The Critically Endangered Table Mountain ghost frog is found only on the slopes of Table Mountain, South Africa, occupying an area of only 4 km².
The Table Mountain ghost frog has very few close relatives and is one of only seven species in its entire family, Heleophrynidae. These frogs diverged from all other amphibians around 140 million years ago, in the Early Cretaceous. This was around 70 million years before Tyrannosaurus rex walked the Earth!
This species is adapted to life in fast-flowing mountain streams. Their tadpoles possess sucker-like mouthparts, which they can use to climb up wet, vertical rock surfaces around their streams at night. This frog has been called a “trogloxene” species; an occasional cave visitor that does not complete its full life cycle within them.
The main threats to the Table Mountain ghost frog are the spread of alien vegetation, frequent fires, and the construction of water storage reservoirs on the mountain affecting the consistency of stream flow. Intensive eco-tourism is also a potential threat given that Table Mountain is one of South Africa’s most visited natural locations. The whole of this species’ range is incorporated in the Table Mountain National Park. A monitoring programme by Western Cape Nature Conservation is in place.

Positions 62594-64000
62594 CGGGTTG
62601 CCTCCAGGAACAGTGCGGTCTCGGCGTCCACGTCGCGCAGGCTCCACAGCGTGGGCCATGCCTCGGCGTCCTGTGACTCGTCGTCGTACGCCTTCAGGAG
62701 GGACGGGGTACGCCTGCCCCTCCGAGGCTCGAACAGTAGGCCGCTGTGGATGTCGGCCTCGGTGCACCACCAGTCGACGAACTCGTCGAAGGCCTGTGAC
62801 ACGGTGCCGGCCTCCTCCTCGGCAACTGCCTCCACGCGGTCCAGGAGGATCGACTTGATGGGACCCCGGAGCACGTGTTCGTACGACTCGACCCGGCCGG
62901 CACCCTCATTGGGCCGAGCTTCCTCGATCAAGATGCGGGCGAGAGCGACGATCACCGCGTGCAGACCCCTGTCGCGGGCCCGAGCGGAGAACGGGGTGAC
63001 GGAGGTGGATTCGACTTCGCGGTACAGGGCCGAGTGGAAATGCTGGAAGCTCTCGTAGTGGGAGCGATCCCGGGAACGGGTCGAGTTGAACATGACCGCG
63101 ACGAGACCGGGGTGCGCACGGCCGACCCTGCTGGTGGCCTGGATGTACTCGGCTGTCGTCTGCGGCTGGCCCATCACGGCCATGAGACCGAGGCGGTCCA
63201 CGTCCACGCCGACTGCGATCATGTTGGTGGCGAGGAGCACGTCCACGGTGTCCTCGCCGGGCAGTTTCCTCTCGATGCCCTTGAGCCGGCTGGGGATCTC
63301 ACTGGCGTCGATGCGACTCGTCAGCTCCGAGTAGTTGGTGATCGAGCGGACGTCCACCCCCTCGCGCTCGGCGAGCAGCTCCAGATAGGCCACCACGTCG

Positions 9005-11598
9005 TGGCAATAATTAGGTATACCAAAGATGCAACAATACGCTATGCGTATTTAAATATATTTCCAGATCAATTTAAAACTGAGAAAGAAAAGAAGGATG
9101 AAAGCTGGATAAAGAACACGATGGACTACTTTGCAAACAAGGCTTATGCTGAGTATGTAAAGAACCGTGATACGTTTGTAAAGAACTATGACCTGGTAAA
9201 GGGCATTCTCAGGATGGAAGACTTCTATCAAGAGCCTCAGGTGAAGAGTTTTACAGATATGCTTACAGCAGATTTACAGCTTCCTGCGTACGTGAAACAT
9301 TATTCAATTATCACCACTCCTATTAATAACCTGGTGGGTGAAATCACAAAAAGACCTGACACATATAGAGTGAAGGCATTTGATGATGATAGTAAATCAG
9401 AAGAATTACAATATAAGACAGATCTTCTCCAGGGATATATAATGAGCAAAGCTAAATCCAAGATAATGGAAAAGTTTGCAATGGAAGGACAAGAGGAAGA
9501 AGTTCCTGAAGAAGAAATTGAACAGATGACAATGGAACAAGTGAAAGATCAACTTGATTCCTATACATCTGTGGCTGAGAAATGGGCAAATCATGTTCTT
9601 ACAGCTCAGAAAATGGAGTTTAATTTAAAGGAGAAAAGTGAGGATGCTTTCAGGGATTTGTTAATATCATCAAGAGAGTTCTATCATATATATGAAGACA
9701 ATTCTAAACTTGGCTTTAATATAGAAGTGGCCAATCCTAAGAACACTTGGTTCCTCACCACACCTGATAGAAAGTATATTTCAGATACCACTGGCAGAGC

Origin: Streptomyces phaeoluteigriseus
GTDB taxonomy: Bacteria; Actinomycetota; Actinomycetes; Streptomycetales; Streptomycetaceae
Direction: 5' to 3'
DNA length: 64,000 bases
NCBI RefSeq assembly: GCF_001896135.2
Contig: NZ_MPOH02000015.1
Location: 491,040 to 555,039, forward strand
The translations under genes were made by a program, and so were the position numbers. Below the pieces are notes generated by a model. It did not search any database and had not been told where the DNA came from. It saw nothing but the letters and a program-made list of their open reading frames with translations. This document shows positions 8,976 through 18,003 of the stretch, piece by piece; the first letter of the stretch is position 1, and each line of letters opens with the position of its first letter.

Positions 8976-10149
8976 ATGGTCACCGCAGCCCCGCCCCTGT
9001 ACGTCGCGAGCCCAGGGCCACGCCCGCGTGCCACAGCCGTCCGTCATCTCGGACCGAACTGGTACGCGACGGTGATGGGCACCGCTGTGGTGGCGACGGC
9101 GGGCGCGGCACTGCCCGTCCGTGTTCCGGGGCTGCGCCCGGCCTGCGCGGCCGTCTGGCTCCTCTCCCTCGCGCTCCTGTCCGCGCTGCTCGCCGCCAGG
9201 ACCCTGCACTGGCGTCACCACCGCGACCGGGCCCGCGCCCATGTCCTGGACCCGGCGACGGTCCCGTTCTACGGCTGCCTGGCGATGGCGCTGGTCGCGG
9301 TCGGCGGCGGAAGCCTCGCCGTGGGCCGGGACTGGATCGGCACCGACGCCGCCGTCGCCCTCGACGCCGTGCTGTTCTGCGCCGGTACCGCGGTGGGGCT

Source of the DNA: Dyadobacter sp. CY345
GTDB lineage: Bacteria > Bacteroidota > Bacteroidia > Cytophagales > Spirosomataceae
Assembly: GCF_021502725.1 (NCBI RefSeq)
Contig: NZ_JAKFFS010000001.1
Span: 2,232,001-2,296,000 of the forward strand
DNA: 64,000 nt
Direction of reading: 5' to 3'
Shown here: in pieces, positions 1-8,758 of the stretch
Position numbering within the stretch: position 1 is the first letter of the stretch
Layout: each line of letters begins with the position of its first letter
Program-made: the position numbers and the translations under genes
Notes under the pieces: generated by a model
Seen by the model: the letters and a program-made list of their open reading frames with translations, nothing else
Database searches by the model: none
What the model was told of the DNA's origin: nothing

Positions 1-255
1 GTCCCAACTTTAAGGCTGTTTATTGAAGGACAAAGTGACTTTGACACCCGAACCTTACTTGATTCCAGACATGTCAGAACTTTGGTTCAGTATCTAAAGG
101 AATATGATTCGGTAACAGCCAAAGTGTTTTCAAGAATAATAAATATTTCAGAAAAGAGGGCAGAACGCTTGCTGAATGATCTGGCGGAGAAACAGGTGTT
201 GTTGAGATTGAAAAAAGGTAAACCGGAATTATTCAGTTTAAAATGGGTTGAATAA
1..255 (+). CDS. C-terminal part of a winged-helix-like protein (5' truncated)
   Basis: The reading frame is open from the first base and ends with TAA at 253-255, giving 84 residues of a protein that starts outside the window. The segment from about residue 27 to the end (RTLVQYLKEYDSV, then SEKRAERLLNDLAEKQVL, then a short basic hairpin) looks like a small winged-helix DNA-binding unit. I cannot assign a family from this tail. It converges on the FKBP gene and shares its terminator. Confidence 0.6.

- Order: Anura
- Family: Heleophrynidae
- Trend: decreasing
- Size: 50-60mm
This species is endemic to the southern, eastern, and marginally western slopes of Table Mountain, in the Western Cape Province of extreme south-western South Africa. It occurs at an altitude of 240-1,060 metres above sea level.
Habitat and Ecology
The species is concentrated in wooded ravines and valleys in clear, swift-flowing perennial streams in areas of high rainfall. The year-round water supply is necessary to facilitate the year-long development of tadpoles. Breeding occurs in spring and summer during the low stream flow.